The presidential bully pulpit isn’t as effective as one would think. Evidence shows that the louder a president speaks to support an issue or bill, the more committed the opposing party will be to ensure that it won’t pass:
To test her theory, she created a database of eighty-six hundred Senate votes between 1981 and 2004. She found that a President’s powers of persuasion were strong, but only within his own party. Nearly four thousand of the votes were of the mission-to-Mars variety—they should have found support among both Democrats and Republicans. Absent a President’s involvement, these votes fell along party lines just a third of the time, but when a President took a stand that number rose to more than half. The same thing happened with votes on more partisan issues, such as bills that raised taxes; they typically split along party lines, but when a President intervened the divide was even sharper.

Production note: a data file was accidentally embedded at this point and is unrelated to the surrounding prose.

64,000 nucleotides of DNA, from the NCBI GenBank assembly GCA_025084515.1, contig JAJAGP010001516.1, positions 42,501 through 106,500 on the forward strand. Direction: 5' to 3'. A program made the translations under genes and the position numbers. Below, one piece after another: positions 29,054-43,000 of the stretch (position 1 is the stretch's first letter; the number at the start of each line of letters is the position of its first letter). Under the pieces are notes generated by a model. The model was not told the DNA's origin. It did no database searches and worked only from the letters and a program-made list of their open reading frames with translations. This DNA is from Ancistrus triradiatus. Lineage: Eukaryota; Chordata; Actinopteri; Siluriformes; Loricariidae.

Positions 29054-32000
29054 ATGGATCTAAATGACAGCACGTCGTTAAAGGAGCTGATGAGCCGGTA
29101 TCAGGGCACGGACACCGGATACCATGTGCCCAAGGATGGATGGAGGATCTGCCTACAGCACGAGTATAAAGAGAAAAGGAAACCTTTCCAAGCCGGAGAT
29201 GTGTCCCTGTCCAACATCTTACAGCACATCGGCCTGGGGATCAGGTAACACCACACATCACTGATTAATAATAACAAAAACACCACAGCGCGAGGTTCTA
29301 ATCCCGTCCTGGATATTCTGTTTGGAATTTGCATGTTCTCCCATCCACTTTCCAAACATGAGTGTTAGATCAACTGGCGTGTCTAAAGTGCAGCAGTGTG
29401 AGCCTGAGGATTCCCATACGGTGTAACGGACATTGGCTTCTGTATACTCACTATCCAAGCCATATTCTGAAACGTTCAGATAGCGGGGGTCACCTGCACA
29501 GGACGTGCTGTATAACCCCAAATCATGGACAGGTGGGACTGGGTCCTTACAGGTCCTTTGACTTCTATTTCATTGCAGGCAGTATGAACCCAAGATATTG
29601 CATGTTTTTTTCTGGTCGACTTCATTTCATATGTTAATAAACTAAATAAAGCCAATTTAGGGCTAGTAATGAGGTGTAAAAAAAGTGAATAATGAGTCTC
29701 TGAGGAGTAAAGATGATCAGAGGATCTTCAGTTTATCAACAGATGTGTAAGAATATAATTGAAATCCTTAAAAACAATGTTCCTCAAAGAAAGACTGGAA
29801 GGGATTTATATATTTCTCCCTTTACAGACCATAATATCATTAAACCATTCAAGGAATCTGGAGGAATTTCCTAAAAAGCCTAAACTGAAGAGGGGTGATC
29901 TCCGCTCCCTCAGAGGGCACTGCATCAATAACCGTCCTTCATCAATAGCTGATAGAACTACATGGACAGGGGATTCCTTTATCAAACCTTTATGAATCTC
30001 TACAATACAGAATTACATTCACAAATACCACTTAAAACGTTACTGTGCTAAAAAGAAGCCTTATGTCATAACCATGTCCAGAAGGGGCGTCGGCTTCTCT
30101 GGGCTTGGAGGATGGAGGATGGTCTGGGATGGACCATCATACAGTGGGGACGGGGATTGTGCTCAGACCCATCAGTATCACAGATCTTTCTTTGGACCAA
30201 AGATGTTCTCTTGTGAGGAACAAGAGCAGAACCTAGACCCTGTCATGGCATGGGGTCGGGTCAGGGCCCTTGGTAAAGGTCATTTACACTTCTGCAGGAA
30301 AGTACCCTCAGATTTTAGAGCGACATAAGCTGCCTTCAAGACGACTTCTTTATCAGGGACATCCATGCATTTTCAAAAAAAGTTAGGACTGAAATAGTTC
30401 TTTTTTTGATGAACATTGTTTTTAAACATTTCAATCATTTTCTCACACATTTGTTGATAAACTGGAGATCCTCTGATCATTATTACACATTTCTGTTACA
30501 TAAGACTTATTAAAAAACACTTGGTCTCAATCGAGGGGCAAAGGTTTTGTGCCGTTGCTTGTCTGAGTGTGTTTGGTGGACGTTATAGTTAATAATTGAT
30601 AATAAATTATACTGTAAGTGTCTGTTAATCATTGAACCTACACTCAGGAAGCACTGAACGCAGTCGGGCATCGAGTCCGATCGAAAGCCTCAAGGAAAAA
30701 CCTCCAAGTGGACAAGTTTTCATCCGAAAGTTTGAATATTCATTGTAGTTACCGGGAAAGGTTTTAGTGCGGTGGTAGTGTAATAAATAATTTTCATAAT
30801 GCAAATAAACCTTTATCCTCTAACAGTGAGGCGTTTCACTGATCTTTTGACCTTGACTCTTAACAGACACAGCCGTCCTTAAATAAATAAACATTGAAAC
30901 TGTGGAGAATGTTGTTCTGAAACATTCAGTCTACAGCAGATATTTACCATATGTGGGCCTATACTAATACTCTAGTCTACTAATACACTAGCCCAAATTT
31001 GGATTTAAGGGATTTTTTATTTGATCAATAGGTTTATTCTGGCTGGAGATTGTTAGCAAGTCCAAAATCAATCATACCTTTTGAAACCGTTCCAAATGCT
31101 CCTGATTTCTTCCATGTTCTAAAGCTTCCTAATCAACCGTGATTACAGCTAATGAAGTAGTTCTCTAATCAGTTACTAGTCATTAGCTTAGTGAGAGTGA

“The Unpersuaded.” — Ezra Klein, New Yorker
See also: “Power and the Presidency, From Kennedy to Obama.” — Robert Dallek, Smithsonian, March 21, 2011